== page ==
However, to compare it with the Swiss Army knife is a little misleading. The Swiss Army knife is a rather pale and flat-chested multi-tool. Admittedly, it is aesthetically pleasing, very fashionable, and much in vogue among the eager young bankers of Zurich. But in fact it is fit only to free a stubborn paper clip from a wad of euro bills.

A Leatherman on the other hand, is a master mariner of an implement, a rugged seaman’s tool of solid stainless steel whose main feature is a cunning pair of articulated pliers, macho enough to extract  giant hooks from sharks’ mouths.

I found this one near an ancient Native American midden on a beautiful sandy beach in the shadow of the foreboding Brooks Peninsula on Vancouver Island, British Columbia, a true wilderness area. There are no roads on this great rugged slab of mountainous land poking out into the Pacific Ocean, so the Leatherman must have got there by sea, probably accidentally dropped by another yachtsman.

My wife and I had sailed our Cape Dory 25D into a gorgeous little natural harbor called Columbia Cove. We dinghied ashore and found a faint trail leading through the woods, banging big stones together occasionally to warn the cougars and bears of our presence and hoping that they weren’t hungry, hoping that they would be repelled, rather than attracted.

The trail ended at one of the prettiest beaches in the whole of the Pacific Northwest, and there we sat in pristine surroundings, eating our sandwiches and thinking about the Indians who gathered and ate their seafood there in ancient times.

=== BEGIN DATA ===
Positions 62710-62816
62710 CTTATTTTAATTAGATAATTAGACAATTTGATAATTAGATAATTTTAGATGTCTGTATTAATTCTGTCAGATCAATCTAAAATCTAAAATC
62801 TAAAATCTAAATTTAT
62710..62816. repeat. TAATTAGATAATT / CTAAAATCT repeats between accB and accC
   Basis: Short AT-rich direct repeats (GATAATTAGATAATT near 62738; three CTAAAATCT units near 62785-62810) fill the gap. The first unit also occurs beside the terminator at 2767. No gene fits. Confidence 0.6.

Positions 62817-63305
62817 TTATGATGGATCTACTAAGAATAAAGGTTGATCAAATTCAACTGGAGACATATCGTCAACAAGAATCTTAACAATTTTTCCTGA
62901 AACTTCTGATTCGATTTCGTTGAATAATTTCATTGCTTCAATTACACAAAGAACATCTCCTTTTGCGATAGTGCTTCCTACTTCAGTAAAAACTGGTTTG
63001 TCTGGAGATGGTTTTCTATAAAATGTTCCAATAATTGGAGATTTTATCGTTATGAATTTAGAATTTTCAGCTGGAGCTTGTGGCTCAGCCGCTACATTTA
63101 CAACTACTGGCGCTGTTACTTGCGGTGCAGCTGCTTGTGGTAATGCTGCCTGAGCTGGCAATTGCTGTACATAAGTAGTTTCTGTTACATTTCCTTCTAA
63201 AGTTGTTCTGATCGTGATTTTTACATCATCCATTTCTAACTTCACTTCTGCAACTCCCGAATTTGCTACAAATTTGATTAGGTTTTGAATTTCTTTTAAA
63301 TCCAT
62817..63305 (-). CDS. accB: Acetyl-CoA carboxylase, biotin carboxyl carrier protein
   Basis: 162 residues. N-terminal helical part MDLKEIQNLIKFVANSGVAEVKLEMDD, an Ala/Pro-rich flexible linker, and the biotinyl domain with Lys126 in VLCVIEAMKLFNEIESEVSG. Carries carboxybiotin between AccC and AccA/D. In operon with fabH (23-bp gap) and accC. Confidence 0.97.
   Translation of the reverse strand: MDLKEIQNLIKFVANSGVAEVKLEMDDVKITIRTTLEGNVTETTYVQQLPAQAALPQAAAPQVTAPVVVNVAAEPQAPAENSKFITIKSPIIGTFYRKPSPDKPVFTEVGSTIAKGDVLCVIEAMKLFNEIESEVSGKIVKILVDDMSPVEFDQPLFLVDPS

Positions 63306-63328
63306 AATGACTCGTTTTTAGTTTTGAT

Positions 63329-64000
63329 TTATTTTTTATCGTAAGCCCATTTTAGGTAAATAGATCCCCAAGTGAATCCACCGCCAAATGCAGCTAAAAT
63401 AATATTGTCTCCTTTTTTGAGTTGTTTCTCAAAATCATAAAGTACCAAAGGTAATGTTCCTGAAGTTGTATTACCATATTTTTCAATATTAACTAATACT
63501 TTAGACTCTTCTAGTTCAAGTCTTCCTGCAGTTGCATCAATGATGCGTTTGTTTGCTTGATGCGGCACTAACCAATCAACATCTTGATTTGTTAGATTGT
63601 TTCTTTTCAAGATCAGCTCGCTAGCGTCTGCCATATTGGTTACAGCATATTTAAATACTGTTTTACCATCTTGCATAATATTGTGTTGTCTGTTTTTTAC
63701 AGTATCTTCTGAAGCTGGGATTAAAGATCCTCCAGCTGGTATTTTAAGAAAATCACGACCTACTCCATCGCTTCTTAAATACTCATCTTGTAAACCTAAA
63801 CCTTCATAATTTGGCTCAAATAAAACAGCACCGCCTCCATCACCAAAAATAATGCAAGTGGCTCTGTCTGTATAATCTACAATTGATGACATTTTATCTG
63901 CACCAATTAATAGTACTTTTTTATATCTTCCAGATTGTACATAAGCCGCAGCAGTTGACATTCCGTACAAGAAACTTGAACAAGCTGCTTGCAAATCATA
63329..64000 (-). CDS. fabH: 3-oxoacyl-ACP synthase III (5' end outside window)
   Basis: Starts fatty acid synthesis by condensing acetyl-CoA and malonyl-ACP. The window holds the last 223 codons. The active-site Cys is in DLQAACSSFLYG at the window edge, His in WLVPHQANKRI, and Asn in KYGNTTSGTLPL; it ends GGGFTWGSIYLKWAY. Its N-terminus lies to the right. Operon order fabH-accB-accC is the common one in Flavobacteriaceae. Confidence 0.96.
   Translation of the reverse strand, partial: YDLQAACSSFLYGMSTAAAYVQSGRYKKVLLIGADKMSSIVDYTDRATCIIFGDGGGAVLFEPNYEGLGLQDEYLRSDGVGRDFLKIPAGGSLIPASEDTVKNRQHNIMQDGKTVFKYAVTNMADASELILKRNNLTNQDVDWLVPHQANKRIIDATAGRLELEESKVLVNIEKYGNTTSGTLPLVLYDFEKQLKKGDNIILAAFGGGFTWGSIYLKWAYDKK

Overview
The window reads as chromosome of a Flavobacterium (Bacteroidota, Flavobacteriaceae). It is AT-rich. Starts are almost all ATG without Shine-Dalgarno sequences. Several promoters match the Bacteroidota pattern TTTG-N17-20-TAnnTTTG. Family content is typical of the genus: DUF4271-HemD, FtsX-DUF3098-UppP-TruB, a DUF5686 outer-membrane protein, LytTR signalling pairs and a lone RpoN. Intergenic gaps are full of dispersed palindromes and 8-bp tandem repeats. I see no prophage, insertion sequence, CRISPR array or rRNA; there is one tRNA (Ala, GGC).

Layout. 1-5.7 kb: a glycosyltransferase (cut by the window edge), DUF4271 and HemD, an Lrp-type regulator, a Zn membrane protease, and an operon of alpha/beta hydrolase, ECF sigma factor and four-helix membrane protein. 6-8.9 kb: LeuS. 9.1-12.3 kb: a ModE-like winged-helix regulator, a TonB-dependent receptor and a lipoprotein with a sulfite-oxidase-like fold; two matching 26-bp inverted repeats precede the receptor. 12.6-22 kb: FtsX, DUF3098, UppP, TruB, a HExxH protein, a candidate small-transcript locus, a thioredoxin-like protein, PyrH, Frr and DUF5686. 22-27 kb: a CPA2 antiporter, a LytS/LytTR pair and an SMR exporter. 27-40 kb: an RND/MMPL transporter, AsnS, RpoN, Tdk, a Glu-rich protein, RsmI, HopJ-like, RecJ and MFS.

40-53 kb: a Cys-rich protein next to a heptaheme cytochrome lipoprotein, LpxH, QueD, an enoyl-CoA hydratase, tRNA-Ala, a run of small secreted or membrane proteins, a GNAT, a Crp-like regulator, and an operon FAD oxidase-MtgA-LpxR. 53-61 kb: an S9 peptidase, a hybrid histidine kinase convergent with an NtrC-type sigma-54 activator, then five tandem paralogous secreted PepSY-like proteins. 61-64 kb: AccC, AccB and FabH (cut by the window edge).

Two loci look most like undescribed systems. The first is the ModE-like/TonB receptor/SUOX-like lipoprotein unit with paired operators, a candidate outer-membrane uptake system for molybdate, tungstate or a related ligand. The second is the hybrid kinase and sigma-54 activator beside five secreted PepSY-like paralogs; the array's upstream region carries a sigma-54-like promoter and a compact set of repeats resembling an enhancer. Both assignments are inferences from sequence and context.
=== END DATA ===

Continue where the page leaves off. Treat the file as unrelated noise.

Just as we were leaving, something glinted in the sunlight at the edge of a midden covered in long grass. It was the Leatherman.  We accepted it as legal treasure.  I don’t know who it belongs to, and I’m not giving it back in any case. The statute of limitations has run out. It’s mine, I tell you, mine, all mine, by right of possession. And I wouldn’t swop it for the best Swiss Army knife in the world.

 Today’s Thought

The Swiss have an interesting army. Five hundred years without a war. Pretty impressive. Also pretty lucky for them. Ever seen that little Swiss Army knife they have to fight with? Not much of a weapon there. Corkscrews. Bottle openers. ‘Come on, buddy, let’s go. You get past me, the guy in the back of me, he’s got a spoon. Back off, I’ve got the toe clippers right here.’

—Jerry Seinfeld


A travelling salesman was held up when heavy rains flooded Interstate 5 south of Seattle.

“It looks just like the Great Flood,” he said to the motel receptionist.

“The great what?”